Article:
Ready to strike
Make no mistake. Scam artists are always lying in wait for their next opportunity to strike, especially when it comes to home repair scams. Sadly, natural disasters that destroy property and take innocent lives are as good a time as any for a scammer to creep from the shadows.
You are a much easier target for home repair scams when you are distressed. A flood that has invited itself into your living room. A tornado that has snatched the roof off of your house. And even the recent passing of a loved one. These are all “opportunities” to a scammer. As twisted as it sounds, it’s really the “perfect storm” for their corruption to flourish.
In the wake of a natural disaster, you have a long list of things to take care of. But our Asurea Scam Report wants to add one more thing to your list. Watch out for the other type of natural disaster — the scam artist. Because they can make a bad situation so much worse.
Here, we look at some recent natural disasters that have twisted and flooded their way across the US. And how scam artists are trying to use them to their advantage.
Texas tornadoes: Taming the twisted aftermath
The day after Christmas 2015, up to 11 different twisters ripped through Dallas and other northern Texas towns. In their wake, they left a trail of debris, damages and 11 deaths, including an infant. Luckily, Asurea’s Dallas office in the nearby City of Irving, dodged the destruction.
“The tornadoes hit about 15 to 20 miles from the office,” said Asurea’s Dallas Area Manager, Jason Ditson. “Definitely close to home.”
When Mother Nature pushes her power around, it’s only human nature to push back. Throughout history, humans have fought and survived fires, earthquakes, floods and tornadoes. Even the fights we lose tend to lead to new safety measures; improved early-warning systems, new rescue protocols and updated evacuation practices are common responses.
But our response to the natural disaster of the scam artist needs some serious tweaking. Many residents are rushing to repair their homes as quickly as possible. But they could be rushing right into the self-serving embrace of a scammer.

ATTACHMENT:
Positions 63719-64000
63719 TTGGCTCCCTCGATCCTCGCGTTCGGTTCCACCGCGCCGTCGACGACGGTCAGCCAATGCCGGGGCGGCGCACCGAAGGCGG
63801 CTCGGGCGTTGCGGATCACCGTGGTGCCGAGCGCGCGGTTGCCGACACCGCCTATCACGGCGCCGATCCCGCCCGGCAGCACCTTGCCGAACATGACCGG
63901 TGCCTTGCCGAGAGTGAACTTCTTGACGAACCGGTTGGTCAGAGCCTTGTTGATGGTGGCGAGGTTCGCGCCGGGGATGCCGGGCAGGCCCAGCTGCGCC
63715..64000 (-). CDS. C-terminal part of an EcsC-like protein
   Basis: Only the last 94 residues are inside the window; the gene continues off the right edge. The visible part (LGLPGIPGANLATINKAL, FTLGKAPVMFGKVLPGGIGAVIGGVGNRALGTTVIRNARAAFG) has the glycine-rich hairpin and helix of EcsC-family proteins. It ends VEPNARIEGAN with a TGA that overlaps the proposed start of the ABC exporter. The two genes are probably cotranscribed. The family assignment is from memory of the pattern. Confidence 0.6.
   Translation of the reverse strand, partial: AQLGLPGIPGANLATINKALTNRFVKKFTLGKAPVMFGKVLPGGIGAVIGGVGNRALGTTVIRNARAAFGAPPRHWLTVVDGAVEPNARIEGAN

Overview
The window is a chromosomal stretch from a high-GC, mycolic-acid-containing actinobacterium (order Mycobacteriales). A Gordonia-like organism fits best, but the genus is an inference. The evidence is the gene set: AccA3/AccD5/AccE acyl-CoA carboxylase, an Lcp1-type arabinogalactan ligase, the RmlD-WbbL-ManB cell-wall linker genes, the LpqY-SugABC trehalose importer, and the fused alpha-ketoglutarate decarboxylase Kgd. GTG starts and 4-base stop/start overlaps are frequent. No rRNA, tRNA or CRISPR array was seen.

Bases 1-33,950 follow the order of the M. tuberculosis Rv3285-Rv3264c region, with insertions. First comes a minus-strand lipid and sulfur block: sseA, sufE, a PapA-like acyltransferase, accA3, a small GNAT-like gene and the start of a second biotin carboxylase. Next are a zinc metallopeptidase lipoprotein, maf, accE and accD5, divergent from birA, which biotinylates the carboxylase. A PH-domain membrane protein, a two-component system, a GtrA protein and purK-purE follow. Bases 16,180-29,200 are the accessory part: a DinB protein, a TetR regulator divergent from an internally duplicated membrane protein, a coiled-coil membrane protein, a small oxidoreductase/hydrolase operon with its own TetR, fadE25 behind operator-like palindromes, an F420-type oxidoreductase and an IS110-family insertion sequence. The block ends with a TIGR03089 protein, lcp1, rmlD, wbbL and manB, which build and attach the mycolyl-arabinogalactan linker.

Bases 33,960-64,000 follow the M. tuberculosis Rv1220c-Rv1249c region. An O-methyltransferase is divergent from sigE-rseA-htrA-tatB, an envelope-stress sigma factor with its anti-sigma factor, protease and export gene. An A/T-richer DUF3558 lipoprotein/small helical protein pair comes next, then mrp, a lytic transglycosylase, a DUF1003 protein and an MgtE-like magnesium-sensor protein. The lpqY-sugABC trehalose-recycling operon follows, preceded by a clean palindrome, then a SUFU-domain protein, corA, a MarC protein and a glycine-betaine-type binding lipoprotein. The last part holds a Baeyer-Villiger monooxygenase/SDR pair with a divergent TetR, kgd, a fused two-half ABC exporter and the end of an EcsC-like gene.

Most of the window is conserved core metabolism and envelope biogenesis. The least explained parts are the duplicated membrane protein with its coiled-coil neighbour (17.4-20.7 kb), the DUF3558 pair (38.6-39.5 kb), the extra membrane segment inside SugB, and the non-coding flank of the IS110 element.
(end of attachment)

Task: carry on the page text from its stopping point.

A scammer would offer to repair the one shingle you lost in the storm at a ridiculous price. And then they would take your money without repairing the shingle!
Missouri floods: Preventing more misery in Missouri
When your business or even living room couch is floating in several feet of water, it can be tricky to tell if the person who offers to fix your home or shop is an honest repair-person — or a shady scam artist. That’s exactly what homeowners across Kansas City, MO could be facing right now.
Missouri Governor Jay Nixon has declared a state of emergency across the state. As of the writing of this article, widespread flooding has taken at least 20 lives. And according to the Associated Press, more flooding is expected while river levels continue to rise around the state.
As you might be able to predict, our Asurea’s Scam Report wants to warn you of the scammers out there who are plotting to get their paws on your money. We know you want to get your life back in order, your house repaired, your peace of mind restored. But don’t rush into anything.
Before you sign on anybody’s dotted line, check out these ways to spot a scam before it spots you.
After the storm: Sheltering you from home repair scams
After the thunder clouds roll away, the Texas attorney general’s office wants you to stay protected from all natural-disaster scams. Here’s what they suggest:
- Get several estimates for repair work and take your time signing any contracts.
- Check the contractor or company’s standing with the Better Business Bureau.
- Get references from past customers — and check them.
- Jot down the salesperson’s license plate number.
- Avoid out-of-town businesses. They may be tough to track down for repairs or refunds.
- Total cost, proposed work and payment terms should be in writing; keep copies.
- A “notice of cancellation” lets you legally change your mind within three business days. It’s Texas law to include this document if the transaction occurs at your home. In your state, this may be called a “Notice of Right to Cancel” or a “Three-day Notice to Cancel.”
- Don’t sign a contract with blanks. A scammer can pencil in unacceptable terms later on.
- Ask for proof of disability and workers’ compensation insurance, or else, you could be liable for a worker’s injury that occurs on your property.
- Make sure you approve of the work before paying in full. A shady worker could take the money and run before the whole job is completed. And remember, reputable contractors won’t threaten you or pressure you to sign until they know you’re satisfied with the work.
If you think you’ve fallen victim to a home repair scam, contact your state’s attorney general’s office. And if you’re in Texas, you can report a home repair scam to the Office of Attorney General Ken Paxton at (800) 252-8011.
For more articles on insurance scams
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This information is provided for general consumer educational purposes only and is not intended to provide legal, tax or investment advice.